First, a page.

One of my favorite podcasters, and experts on making new habits, is Gretchen Rubin (http://www.GretchenRubin.com). Her book Better than Before explains how to make new habits and how to understand how you approach the process. It is full of useful tips – I highly recommend it.
As I have been planning my fall studio schedule and answering some questions from new parents about whether or not lessons will start the first week of school, I realized that one of the points in Gretchen Rubin’s book was my main argument for starting right away. The strategy of the clean slate . . .
The strategy of the clean slate explains the phenomenon that when we start a new routine (new job, new schedule, new school year) what we tend to do from the first day can be more easily turned into a habit because everything feels new and we are creating new routines that have yet to be established.
Gretchen Rubin writes “Any beginning is a time of special power for habit creation, and at certain times we experience a clean slate, in which circumstances change in a way that makes a fresh start possible-if we’re alert for the opportunity.”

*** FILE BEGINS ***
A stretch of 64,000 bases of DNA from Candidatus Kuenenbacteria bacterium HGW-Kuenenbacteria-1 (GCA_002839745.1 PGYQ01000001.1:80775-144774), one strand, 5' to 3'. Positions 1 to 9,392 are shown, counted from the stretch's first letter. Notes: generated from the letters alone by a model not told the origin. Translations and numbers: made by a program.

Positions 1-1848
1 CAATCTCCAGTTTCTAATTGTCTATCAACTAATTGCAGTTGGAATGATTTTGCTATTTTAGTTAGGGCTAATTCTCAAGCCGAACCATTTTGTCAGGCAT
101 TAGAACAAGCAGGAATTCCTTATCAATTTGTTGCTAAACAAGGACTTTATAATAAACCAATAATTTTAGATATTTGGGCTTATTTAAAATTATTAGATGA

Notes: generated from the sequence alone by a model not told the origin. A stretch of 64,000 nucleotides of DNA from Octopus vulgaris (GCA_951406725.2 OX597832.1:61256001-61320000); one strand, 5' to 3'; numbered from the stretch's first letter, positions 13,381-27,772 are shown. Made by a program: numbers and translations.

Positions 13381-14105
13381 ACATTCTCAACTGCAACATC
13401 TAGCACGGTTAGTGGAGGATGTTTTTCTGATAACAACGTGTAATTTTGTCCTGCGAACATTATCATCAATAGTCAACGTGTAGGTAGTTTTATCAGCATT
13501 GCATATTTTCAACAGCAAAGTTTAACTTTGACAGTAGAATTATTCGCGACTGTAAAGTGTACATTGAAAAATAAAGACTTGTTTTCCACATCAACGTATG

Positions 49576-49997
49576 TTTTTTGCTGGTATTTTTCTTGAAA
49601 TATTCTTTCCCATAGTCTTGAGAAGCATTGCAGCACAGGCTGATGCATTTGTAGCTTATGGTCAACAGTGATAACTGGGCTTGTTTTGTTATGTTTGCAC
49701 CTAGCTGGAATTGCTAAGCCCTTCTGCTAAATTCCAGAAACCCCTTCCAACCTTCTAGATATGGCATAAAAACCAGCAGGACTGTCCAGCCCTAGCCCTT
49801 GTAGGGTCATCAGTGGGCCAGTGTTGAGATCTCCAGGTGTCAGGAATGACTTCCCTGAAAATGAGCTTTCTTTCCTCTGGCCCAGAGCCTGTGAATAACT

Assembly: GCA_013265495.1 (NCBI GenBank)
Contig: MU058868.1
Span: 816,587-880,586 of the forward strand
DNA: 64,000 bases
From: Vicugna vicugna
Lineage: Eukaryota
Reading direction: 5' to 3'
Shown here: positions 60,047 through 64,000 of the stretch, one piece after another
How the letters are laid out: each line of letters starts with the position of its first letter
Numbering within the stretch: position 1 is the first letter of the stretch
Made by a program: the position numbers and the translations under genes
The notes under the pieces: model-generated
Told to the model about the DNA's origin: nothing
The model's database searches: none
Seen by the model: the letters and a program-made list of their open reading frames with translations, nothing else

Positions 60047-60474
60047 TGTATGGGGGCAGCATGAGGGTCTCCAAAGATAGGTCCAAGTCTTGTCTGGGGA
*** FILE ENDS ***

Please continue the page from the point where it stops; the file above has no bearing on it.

You can read more about it on this blog post of Rubin’s http://gretchenrubin.com/happiness_project/2014/04/has-a-clean-slate-ever-led-to-a-major-habit-change-for-you/
And listen to her podcast on the subject:http://gretchenrubin.com/happiness_project/2015/09/podcast-29-why-elizabeth-and-i-lower-the-bar-use-the-clean-slate-to-change-habits-and-try-to-stop-wasting-food/
When a new school year starts and our schedule ramps up, it’s tempting to say “let’s get in the swing of things and get used to the school schedule, then will start practicing!”
Or to give students a week or two to adjust to the new routine before starting a regular practice routine. But, then we’ve missed this powerful opportunity to build a solid practice habit for the year.
To use the strategy of the clean slate – be sure you’ve mapped out when you will practice on each day of the week and at least get the instrument out and do a short session of practice during that time right from the start.
I think it’s fair to realize students might be tired that first week or two back but do a short session each day to build the habit from the start. You can extend the length of practice as your child hits their stride.
This way progress will still be made and you won’t have missed an amazing opportunity to use the clean slate of a new school year to establish the habit of daily practice.